When we moved to The Old Rectory in 2005, we were determined to make it a nicer place to live not only for ourselves, but also for the local wildlife-sometimes we find this frustrating when they eat our flowers or vegetables, but also it brings our guest and us a great deal of interest and pleasure. So this is what we have done so far:-
The Traditional Orchard
When we first moved to The Old Rectory, we started planting an Orchard in our one acre field. Whilst not perhaps as well known as the West Country as an apple growing area, Norfolk and Suffolk have a long history of making cider or as it is called locally 'cyder', which is made using a mixture of cooking and eating apples. Our orchard consists of over 150 trees grown on MM106 rootstock which means that they will grow to approximately 12 feet high making them fairly easy to pick. The orchard consists of apple, pear and plum trees – all of the apple varieties originate from Victorian times or earlier and many are local varieties such as St Edmund’s Russet. Lord Stradbroke, Norfolk Beefing and Adams Pearmain. We are growing the trees without the use of chemicals.
The Orchard now provides food and a home for wildlife as well as a source of fruit for our guests and us. 2017 saw our first batch of Old Rectory Cyder. During July, there is usually a good show of Bee Orchids & Pyramidal Orchids.
Our Wildlife Pond
In the Winter of 2009, we had a large wildlife pond dug – for once the fact that our soil is heavy clay played in to our hands as instead of the need for a pond liner, we were able to have it “puddled” - clay is the traditional and most eco friendly method of lining ponds. The clay was compacted on the inside of the empty pond to remove all the air spaces and to break down the structure. The pond is some 80 feet from side to side and has deep, shallow and boggy areas which we have planted so that it provides habitats, cover, food and perches for a wide range of creatures such as newts, dragonflies and house martins.
Hedges & Trees
As well as our orchard we have also planted a large number of Native trees – Oak, Silver Birch, Hazel, Ash, Beech and Hornbeam and Hedging such as Wild Cherry, Wild Pear, Blackthorn, Quickthorn and Field Maple . Much of the hedging has edible berries or fruit to provide the birds with food.
As well as the trees that we have planted we have also inherited some beautiful mature trees – Oak, Yew, Silver Birch and a magnificent 85 foot Horse Chestnut. We have under-planted these with bulbs such as Aconites and Snowdrops.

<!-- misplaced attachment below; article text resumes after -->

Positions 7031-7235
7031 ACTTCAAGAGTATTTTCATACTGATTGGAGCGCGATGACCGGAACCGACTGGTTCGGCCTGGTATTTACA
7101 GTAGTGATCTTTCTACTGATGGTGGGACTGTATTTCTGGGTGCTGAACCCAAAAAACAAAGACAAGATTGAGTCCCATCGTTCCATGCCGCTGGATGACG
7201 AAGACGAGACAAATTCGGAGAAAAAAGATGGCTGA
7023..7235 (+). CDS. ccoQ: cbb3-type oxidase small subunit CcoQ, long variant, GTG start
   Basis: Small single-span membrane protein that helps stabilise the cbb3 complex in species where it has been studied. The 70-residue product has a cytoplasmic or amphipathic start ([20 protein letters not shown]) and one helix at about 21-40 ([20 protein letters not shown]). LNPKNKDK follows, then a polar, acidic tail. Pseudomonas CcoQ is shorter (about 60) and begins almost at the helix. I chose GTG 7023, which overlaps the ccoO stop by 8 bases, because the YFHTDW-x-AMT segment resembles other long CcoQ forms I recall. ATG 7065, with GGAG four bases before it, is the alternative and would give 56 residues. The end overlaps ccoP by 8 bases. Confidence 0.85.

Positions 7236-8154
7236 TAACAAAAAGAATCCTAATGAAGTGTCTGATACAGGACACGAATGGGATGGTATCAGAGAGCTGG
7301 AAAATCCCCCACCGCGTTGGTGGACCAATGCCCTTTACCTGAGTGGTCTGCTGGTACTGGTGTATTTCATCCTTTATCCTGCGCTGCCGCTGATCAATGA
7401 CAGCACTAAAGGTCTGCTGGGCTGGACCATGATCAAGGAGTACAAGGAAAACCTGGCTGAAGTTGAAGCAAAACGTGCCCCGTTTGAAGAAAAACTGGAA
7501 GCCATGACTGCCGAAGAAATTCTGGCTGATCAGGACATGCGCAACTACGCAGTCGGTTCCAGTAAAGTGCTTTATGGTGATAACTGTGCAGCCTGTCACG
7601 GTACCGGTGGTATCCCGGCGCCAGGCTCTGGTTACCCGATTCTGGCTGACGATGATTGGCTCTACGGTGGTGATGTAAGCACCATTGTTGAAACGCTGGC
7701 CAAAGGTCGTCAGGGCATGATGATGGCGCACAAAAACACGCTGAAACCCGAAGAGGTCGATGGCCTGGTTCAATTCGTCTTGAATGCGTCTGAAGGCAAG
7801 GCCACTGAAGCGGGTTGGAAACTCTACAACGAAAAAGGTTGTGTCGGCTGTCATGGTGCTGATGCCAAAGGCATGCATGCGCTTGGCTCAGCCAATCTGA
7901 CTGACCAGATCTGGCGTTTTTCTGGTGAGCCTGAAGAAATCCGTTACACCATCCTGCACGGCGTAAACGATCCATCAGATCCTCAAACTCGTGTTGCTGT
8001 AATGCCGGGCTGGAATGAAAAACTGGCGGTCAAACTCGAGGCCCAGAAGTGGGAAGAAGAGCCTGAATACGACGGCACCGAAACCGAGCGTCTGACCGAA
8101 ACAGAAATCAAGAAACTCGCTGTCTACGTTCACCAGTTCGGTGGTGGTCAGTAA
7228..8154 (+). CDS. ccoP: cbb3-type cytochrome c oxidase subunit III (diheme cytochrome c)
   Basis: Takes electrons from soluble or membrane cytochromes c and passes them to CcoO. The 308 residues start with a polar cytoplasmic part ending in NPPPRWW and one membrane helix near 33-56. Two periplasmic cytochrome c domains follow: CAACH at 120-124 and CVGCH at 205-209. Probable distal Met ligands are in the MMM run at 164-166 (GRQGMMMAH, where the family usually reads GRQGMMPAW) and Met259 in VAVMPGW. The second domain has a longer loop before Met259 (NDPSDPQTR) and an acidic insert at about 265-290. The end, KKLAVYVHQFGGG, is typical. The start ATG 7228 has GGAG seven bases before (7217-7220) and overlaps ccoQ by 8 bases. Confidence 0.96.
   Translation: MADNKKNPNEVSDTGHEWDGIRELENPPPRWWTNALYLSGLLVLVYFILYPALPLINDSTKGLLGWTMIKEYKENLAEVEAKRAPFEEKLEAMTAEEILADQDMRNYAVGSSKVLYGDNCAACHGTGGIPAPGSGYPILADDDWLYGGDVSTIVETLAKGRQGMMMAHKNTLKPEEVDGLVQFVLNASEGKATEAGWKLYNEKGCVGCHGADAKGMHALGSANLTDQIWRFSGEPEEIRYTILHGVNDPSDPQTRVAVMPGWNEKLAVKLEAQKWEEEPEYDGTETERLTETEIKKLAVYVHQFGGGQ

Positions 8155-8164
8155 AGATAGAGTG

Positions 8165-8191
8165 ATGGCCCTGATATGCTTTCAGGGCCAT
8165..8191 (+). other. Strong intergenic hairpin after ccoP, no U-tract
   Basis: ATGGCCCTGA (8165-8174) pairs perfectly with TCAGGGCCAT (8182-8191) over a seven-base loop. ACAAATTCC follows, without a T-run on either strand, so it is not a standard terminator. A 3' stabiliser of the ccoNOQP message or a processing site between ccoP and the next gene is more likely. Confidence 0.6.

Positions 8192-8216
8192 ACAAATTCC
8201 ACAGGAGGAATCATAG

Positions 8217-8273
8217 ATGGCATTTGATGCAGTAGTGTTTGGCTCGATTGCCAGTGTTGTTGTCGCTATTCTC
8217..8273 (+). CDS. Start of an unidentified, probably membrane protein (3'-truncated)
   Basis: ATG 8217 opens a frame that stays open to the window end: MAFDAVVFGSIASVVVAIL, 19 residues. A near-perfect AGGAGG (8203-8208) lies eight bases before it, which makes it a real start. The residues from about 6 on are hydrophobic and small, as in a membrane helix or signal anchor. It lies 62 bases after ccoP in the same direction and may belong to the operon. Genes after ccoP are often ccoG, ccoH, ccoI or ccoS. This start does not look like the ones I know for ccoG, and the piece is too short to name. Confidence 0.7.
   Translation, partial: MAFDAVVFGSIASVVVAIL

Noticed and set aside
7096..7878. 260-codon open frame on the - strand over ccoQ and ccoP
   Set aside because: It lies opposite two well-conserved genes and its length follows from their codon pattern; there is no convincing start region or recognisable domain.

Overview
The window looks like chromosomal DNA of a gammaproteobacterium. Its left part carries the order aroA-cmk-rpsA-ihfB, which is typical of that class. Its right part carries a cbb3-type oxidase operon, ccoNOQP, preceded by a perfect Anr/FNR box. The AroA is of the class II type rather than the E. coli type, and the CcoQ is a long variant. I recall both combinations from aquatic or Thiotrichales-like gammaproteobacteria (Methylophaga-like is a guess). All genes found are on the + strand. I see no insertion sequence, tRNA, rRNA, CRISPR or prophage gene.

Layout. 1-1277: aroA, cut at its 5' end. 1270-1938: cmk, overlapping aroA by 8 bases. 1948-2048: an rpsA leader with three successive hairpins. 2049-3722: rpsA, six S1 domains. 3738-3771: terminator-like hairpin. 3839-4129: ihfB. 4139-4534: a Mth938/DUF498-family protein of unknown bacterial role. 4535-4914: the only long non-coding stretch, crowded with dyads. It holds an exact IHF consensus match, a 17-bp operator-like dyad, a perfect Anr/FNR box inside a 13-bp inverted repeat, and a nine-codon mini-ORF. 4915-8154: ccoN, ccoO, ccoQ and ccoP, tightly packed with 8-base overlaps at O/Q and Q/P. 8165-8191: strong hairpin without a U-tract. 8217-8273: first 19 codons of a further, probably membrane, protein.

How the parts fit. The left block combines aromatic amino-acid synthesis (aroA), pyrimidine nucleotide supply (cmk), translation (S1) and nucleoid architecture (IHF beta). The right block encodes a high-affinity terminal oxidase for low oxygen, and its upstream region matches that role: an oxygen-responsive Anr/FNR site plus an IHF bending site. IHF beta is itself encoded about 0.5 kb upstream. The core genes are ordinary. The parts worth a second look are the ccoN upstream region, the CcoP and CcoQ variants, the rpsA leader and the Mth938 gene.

We are beginning to develop an area of the field as a wildflower area and in our field & orchard we try to follow a mowing programme that is sympathetic to plants & wildlife.
The native flowers & grasses in the field include Birds Foot Trefoil,Black Knapweed, Bladder Campion, Common Knapweed, Greater Knapwood, Black Meddick, Common Vetch, Cowslip, Field Scabious, Hemp Agrimony, Ladies Bedstraw, Meadow Buttercup, Musk Mallow, Ox-Eye Daisy, Ribwort Plantain, Red Campion, Wild Red Clover, Rough Hawkbit, Sainfoin, Self Heal, Small Scabious, Tufted Vetch, Red Campion, White Campion, Wild Carrot, Wild Marjoram, Yarrow, Yellow Rattle
As for Grasses-Meadow Fecue, Smooth Stalked Meadow Grass, Crested Dogstail, Sheeps Fescue, Red Fescue, Browntop Bentgrass, Hard Fescue, Chewings Fescue can all be found
What animals & birds might you see during your stay at The Old Rectory?
All of the following are seen quite often at The Old Rectory – A Barn Owl, Muntjac Deer, rabbits (in abundance!),Squirrels, and many birds including Thrushes, Blackbirds, Swallows, 2 types of Woodpecker, Swifts, House Martins, Robins, Treecreepers, Chaffinch, Rooks, Dunnocks, Tits, Finches, Pheasants & Buzzards.
Moths & Bats
We were pleased to welcome Joan & Keith as guests in one of our cottages in the Summer of 2018. The couple who come from Norfolk have a great interest in Moths and asked if they could use an Actinic Light to see what moths they could attract. This was a first for The Old Rectory and Joan & Keith and we were delighted with the outcome- 604 moths with over a 100 different species of moths of all sizes and bearing such exotic names as Yellow-barred Longhorn, Hoary Bell, Pebble Hook Tip and Snout.
Fortunately, only one Codling (the scourge of apple & pear trees and therefore a great danger to the 150 odd trees in our orchard!) was spotted.
Whilst we thought this was a great result, we felt just slightly deflated when Joan told us that there had been over 1800 different species of moth identified in Suffolk since Victorian times-never the less it was a good start!
During their stay, they also identified 4 species of bats – the Common Pipistrelle, along with Soprano Pipistrelle, Natterer’s, and Barbastelle.